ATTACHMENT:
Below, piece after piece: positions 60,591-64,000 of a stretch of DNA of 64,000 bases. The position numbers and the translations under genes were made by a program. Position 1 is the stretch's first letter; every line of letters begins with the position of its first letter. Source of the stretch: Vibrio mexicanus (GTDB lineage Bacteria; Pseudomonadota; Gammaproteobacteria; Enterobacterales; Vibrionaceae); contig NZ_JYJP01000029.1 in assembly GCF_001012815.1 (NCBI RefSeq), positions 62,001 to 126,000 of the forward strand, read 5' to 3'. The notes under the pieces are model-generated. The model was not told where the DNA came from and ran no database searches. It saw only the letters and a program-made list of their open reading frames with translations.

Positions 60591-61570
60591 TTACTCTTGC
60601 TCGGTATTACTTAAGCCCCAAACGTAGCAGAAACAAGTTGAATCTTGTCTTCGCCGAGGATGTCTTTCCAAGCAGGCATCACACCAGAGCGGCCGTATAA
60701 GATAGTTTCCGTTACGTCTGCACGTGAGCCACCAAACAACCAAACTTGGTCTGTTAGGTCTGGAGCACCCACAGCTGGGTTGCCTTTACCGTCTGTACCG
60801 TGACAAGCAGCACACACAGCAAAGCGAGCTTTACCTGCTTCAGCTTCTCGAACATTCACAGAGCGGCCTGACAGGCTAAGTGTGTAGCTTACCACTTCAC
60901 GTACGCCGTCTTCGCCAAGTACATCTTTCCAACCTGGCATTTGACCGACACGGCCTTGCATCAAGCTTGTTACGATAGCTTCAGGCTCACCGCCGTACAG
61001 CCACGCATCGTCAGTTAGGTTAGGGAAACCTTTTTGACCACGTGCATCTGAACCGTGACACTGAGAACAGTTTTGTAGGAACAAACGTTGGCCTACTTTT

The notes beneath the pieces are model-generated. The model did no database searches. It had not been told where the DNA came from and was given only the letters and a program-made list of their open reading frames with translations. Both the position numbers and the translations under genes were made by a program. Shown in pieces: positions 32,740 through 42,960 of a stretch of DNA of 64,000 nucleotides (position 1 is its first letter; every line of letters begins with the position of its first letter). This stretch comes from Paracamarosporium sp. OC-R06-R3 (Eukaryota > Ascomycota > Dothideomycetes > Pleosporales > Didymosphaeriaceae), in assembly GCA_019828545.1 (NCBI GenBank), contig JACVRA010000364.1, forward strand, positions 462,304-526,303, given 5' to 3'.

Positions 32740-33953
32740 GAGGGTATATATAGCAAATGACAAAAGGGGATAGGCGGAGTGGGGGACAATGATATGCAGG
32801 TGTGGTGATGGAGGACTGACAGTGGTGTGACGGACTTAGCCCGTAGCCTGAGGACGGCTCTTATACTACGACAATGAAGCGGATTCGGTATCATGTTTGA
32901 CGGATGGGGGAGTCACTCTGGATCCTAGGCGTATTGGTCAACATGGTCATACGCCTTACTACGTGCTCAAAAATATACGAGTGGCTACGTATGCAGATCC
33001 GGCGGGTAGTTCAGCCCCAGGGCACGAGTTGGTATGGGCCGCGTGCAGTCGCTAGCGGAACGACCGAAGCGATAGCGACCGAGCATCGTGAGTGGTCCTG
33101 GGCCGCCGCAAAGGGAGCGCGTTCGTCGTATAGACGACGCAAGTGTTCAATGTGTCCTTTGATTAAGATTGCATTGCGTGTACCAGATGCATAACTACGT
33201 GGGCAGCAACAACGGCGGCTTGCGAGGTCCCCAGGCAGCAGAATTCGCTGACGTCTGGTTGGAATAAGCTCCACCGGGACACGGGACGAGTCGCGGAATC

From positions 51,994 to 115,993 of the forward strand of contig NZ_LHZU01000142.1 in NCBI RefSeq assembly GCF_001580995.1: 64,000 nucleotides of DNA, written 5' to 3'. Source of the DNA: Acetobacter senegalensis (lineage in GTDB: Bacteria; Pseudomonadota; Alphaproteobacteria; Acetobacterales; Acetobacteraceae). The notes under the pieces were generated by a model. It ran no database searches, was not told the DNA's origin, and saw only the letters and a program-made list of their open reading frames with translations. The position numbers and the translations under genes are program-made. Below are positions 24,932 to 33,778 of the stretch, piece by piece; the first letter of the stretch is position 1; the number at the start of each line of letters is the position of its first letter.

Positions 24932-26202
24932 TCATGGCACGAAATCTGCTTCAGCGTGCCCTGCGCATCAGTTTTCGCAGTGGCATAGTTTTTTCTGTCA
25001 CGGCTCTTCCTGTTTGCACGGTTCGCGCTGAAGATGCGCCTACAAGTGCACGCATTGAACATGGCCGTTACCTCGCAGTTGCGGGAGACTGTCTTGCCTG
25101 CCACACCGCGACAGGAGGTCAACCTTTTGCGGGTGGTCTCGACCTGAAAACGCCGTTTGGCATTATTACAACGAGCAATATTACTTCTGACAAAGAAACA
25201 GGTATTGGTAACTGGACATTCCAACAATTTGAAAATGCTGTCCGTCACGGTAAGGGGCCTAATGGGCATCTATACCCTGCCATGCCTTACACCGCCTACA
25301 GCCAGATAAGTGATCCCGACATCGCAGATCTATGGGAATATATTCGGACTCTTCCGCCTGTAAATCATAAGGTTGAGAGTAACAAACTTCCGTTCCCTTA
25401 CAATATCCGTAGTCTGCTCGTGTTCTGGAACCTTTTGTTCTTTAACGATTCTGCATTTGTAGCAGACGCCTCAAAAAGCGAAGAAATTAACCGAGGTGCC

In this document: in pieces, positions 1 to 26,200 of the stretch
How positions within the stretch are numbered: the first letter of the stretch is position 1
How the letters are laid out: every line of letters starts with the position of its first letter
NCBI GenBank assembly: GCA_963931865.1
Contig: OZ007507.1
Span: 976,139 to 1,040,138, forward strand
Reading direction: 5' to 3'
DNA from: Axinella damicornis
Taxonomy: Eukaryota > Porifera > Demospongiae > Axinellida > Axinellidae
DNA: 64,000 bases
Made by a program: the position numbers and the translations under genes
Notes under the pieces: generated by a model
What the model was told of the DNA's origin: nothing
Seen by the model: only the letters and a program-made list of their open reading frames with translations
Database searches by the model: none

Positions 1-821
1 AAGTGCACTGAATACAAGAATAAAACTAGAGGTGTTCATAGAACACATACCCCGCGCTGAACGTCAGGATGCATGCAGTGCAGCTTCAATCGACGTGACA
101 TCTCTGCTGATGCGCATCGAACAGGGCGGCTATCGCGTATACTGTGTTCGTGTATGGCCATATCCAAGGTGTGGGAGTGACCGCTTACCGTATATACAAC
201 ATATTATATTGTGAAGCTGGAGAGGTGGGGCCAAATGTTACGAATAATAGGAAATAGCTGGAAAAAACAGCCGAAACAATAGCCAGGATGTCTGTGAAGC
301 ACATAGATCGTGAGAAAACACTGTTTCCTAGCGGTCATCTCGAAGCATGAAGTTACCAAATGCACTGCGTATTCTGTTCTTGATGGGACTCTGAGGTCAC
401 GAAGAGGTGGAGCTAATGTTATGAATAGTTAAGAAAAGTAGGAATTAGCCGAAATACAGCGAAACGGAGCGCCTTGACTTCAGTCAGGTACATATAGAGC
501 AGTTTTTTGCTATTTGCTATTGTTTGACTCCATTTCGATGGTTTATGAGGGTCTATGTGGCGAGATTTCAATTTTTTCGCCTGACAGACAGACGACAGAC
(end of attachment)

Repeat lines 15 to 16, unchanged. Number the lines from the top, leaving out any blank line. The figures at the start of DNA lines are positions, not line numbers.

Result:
33101 GGCCGCCGCAAAGGGAGCGCGTTCGTCGTATAGACGACGCAAGTGTTCAATGTGTCCTTTGATTAAGATTGCATTGCGTGTACCAGATGCATAACTACGT
33201 GGGCAGCAACAACGGCGGCTTGCGAGGTCCCCAGGCAGCAGAATTCGCTGACGTCTGGTTGGAATAAGCTCCACCGGGACACGGGACGAGTCGCGGAATC